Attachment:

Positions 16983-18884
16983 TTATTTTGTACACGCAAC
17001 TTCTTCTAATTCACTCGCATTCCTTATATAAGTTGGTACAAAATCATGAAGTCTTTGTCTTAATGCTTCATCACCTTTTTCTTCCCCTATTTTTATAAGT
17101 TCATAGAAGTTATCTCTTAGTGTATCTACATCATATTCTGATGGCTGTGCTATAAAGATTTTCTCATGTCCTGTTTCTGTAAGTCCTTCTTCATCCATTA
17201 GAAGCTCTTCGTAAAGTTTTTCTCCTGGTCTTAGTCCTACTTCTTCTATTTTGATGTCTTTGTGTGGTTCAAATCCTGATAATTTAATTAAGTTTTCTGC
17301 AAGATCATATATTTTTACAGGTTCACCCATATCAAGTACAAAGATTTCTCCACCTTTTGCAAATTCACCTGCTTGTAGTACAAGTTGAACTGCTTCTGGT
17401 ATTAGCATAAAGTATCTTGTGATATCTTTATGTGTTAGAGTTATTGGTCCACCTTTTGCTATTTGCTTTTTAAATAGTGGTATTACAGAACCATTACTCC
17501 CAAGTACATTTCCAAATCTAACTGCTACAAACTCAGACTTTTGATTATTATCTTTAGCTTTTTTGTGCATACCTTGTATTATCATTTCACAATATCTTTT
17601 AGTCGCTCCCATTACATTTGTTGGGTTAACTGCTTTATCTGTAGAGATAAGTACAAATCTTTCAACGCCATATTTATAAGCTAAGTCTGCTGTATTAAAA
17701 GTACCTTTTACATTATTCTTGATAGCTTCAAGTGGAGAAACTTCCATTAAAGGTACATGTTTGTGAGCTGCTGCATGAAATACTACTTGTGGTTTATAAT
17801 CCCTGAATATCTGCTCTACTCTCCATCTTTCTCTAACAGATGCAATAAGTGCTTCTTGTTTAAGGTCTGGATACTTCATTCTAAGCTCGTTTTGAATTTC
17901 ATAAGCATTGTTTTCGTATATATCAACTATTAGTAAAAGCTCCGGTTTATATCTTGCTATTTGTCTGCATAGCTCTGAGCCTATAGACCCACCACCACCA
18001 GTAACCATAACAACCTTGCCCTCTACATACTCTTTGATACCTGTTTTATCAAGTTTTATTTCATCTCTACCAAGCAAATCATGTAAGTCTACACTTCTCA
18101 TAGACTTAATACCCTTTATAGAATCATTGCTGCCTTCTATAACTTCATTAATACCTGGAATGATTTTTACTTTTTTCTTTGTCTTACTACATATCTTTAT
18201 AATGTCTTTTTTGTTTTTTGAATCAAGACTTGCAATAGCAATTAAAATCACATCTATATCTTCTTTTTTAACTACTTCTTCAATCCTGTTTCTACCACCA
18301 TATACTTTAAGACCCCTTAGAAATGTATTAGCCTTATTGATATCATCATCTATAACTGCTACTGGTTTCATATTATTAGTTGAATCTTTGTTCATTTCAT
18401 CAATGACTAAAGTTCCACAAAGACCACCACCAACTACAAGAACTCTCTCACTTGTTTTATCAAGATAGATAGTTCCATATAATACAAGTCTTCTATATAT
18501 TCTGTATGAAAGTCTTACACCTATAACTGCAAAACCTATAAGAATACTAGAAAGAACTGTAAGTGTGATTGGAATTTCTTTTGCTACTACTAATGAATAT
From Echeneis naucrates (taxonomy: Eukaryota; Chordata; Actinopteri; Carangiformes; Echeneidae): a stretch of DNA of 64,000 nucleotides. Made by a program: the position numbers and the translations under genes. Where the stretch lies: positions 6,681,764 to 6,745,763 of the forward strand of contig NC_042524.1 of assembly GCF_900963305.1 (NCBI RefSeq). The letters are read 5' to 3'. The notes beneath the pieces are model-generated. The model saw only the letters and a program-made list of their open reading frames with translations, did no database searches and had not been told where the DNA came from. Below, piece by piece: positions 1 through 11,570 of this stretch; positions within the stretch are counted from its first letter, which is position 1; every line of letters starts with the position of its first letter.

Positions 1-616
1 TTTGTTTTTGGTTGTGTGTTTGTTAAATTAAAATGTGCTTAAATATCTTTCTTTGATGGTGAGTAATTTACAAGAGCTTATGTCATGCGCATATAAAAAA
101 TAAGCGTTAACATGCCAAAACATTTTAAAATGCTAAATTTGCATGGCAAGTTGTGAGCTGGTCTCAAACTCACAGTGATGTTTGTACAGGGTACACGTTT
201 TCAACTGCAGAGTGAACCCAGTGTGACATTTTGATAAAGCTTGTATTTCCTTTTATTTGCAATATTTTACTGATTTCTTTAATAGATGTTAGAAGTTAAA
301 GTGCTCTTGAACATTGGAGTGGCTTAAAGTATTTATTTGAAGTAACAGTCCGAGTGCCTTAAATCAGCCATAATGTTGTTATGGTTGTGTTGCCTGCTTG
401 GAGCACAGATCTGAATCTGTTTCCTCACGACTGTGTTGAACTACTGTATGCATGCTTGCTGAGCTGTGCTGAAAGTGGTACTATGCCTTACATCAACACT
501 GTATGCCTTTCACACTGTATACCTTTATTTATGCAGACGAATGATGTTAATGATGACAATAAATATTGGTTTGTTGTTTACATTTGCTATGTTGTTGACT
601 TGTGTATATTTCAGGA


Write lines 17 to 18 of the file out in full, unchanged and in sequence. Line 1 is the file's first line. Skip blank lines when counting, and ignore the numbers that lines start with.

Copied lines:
18401 CAATGACTAAAGTTCCACAAAGACCACCACCAACTACAAGAACTCTCTCACTTGTTTTATCAAGATAGATAGTTCCATATAATACAAGTCTTCTATATAT
18501 TCTGTATGAAAGTCTTACACCTATAACTGCAAAACCTATAAGAATACTAGAAAGAACTGTAAGTGTGATTGGAATTTCTTTTGCTACTACTAATGAATAT